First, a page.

But you know John one of the big knocks on Sanders is whether or not he has the ability to unify the Democratic Party if he becomes the nominee. To that end it would mean bringing Former President Barack Obama on board.

Sanders and Obama have had somewhat of an uneven relationship, so I asked Sanders about his relationship with Obama and what it could mean about the Democratic Primary and the General Election going forward, and this is what he told me.

(BEGIN VIDEO CLIP)

SANDERS: If I win, I'm sure he'll be there by my side. If someone else wins, he'll be there by their side. But I expect and know that he'll play an enormously important role in helping us to defeat Trump.

NOBLES: And do you fill the role he has played in the primary to this point it has been appropriate basically just you're staying out of it?

SANDERS: Yes I do. Everybody I'm sure is tugging at his sleeve. I've talked to him a couple times in the last month or two, and I'm sure everyone has.

(END VIDEO CLIP)

NOBLES: What's interesting about this, John, is that there are a lot of folks connected to Barack Obama who are not necessarily big fans of Bernie Sanders and have not been shy to share that opinion. According to Sanders, Obama has been fair in his vetting of the Democratic Primary process. He's going to stay out of it and Sanders feels confident that if he's the nominee, Barack Obama will be at his side John that will be very important heading into a General Election.

KING: Ryan Nobles, live in Vegas. We appreciate the live report. It is interesting when you see Senator Sanders. Number one, people, I think, under estimate his underestimate his strategy and his tactical moves. He is thinking long term here. He is trying to project I talked to Obama. Obama would support me.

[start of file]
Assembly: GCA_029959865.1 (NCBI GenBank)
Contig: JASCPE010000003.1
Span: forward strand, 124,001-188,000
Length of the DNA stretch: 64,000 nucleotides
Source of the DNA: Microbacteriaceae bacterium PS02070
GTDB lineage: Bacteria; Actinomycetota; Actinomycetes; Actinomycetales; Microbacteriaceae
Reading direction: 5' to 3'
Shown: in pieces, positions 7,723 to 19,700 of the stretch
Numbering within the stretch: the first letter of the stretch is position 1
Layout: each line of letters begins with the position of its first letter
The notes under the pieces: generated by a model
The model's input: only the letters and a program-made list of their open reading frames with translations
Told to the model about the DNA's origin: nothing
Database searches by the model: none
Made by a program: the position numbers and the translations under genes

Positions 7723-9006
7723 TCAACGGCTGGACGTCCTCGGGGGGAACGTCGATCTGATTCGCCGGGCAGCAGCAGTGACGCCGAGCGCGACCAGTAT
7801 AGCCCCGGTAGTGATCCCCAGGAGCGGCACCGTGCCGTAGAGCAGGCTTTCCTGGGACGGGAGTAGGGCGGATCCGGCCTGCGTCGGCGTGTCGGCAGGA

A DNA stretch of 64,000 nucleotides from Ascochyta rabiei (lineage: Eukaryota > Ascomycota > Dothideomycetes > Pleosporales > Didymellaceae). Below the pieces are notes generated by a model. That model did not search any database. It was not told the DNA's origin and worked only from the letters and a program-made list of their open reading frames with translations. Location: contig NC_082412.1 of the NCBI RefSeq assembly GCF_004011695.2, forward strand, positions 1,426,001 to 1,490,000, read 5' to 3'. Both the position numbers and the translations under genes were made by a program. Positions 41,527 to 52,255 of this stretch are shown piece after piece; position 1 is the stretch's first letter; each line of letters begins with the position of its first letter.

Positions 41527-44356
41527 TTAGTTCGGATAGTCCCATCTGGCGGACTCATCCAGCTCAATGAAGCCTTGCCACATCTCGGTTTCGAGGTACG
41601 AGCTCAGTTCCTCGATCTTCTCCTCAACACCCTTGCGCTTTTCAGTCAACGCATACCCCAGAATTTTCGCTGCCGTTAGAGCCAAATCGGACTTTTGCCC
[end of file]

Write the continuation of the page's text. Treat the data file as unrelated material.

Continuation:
He's trying to project it to South Carolina and beyond where we get more African-American voters there. It's also he is trying to express some confidence here at a time when many of the Democrats are saying, nominate Bernie Sanders you will flush the party away.

[12:20:00]

OLORUNNIPA: Yes and he's trying to make some comparisons to Obama. Obama in 2008 was not seen as the front runner or seen as someone who was a little bit out of the mainstream, and he was able to put together what Bernie Sanders would call a revolution of coalition of people who are enthusiastic willing to spend money, willing to spend time caucusing for him and voting for him in primaries, and it's clear that Sanders is trying to make comparison to that and show that he has the most fervent supporters, the most fervor on his side.

And he's trying to put together a coalition of his own, and that will include not only people on the left but figuring out how to reach out to those moderates who are concerned about his policies, concerned that he could not beat Trump and show that he would be able to get the support of someone like Obama who now is seen as much more modern.

DAWSEY: If you talk to Trump folks, some of them do like the idea of running against Bernie Sanders. I think they could demonize him and they could draw a contrast with his policies the socialism I think has embedded. They could talk about that nonstop.

However, they also have noticed, the Trump folks, if he has constituents that sticks with him but he brings young people in on the rise. Several of his advisers that I've talked to this week say he is one of the only candidates that changes what they see as a map and the--

I think they brought certain states back employee take certain states off the map. So there is not as much excitement about Bernie as maybe the President would say. I think folks still seen him as better than some of the other candidates, but there are complicating factors that Bernie Sanders brings to the table for the President.

And in some ways it's a change election. Bernie makes it a change election and that's what the President wants.

KUCINICH: You know I think where you see more glee from Republicans in places like the NRCC and the NRSC where they're looking at Bernie Sanders as a possible top of the ticket as a way to really unlock the socialist box and tag not only Sanders himself but also candidates down ballot in some of these marginal seats, in some of these places where they're not sure that they're going to win right now. And they think Bernie Sanders could scare away some voters that might cross over.

KING: Medicare for all, higher taxes--

KUCINICH: Yes.